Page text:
07/2020: Oncology (A. Gerard)

Time: Thursday 16 July 2020 from 19:00 for 19:30

Due to the COVID-19 pandemic, this event will be delivered online. More details can be found here.

TITLE: The Immune System: From Basic Knowledge to Novel Anti-tumour Treatments

Our immune system is essential for our survival. It constantly battles pathogens, without us even realising it. To efficiently tackles all types of invaders we encounter, the immune system is composed of multiple cell types, which have to coordinate their actions to avoid spreading of the invading pathogen. During the first part of this talk, I will present the complex journey the different players of the immune system take to ascertain they keep our body healthy. In the second part of the talk, I will move on to situations where the immune system is not working appropriately, focusing on the immune response to cancer. Finally, I will present examples on how we can harness the immune system and train it to control cancer.

Speaker: Audrey Gerard

Audrey Gerard is a group leader at the Kennedy Institute of Rheumatology, University of Oxford. Audrey has been trained as an immunologist in France, and worked in the Netherlands and the US before starting her group in the UK. Her group is interested in understanding how immune cells communicate and how these communication channels are co-opted during carcinogenesis to evade the immune system.

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06/2020: Dosimetry (H. Schoenemann)

Time: Thursday 18 June 2020 from 19:00 for 19:30
Due to the COVID-19 pandemic, this event will be delivered online. More details can be found here.

TITLE: Personal Dosimetry: History and Latest Developments

Personal Dosimetry Services, as part of wider Public Health England, has been in existence in one form or another for around 50 years, but comprehensive legislation that governs working with radiation has not been around nearly as long. This talk discusses the history of nuclear regulation, the developments and improvements of different standards, and how this benefits employers and workers.

A briefing at the end will give a short update as to how Public Health England’s Personal Dosimetry Services department has been supporting the NHS and other key stakeholders during the recent COVID-19 pandemic.

Speaker: Hugh Schönemann

Hugh Schoenemann has been working at Public Health England for the last three years. He heads up the customer services team of PHE’s Personal Dosimetry Services department, which currently supports over 5,000 client organisations across the UK and abroad. PDS is responsible for calibrating, despatching, receiving and reading over 500,000 personal dosemeters per annum across a range of industries – from the NHS, dental and veterinary, through academia and research, to general industry and its requirement for non-destructive testing. PDS also provides a Dose Record Keeping service for those workers (typically classified workers) working in elevated risk environments.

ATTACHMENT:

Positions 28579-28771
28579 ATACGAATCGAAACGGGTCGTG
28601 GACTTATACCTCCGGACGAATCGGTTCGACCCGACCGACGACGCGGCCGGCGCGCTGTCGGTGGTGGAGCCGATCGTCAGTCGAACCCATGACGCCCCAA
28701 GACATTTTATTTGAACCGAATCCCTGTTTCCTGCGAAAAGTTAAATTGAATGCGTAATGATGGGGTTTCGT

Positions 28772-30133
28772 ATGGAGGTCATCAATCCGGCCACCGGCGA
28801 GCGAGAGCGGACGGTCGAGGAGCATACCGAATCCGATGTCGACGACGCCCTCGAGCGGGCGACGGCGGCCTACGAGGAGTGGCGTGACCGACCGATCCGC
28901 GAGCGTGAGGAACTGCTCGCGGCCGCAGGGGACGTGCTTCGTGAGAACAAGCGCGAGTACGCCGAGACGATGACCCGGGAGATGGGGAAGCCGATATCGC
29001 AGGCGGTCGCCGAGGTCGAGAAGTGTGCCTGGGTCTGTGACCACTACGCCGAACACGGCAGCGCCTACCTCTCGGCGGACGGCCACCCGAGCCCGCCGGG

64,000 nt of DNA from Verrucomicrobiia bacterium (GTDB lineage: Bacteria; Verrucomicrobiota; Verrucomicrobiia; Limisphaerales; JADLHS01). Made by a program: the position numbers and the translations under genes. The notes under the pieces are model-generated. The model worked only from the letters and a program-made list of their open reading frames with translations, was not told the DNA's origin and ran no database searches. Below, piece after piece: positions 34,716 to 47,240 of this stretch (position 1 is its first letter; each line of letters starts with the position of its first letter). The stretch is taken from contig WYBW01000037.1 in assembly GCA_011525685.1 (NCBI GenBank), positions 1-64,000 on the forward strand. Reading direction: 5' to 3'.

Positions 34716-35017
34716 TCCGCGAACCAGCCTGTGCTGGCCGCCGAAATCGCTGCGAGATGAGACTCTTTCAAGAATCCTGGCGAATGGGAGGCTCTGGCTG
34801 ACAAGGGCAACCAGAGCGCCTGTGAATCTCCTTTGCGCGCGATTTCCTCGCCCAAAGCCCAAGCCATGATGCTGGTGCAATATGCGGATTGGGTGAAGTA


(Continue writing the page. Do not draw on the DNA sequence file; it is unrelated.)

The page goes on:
Hugh has had a 35+ year highly successful career in industry (predominantly in the IT and high-tech sectors), working both in the UK and abroad. He holds a degree in Mathematics from the University of Bath.

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05/2020: Weather (J. Dorrington)

Time: Thursday 21 May 2020 from 19:00 for 19:30
Due to the COVID-19 pandemic, this event will be delivered as a livestream. More details can be found here.

TITLE: Supercomputers and Seagulls – The Story of Weather Prediction

The changing weather affects every aspect of our lives, even if we don’t always realise it. Far beyond prompting us to pick up our umbrella as we go out for the day, weather forecasts shape the actions of farmers, power plants, disaster relief organisations, and a dozen other important industries and sectors. But how do we actually make these predictions of hurricanes, heat-waves and hailstorms, and why is it still so difficult to peer far into the atmosphere’s future?

We’ll take a look at the long history of weather forecasting, a journey from witchcraft and hot-air balloons to satellites and supercomputers. On the way we’ll discover some remarkable truths about the boundaries of scientific prediction, and the important role of Chaos in the natural world.”

Speaker

Josh Dorrington is a DPhil student in Atmospheric Physics at the University of Oxford. He works on improving the accuracy of weather forecasts, assessing the value these predictions hold for society, and understanding the complex physical processes that shape European extreme weather events.

 

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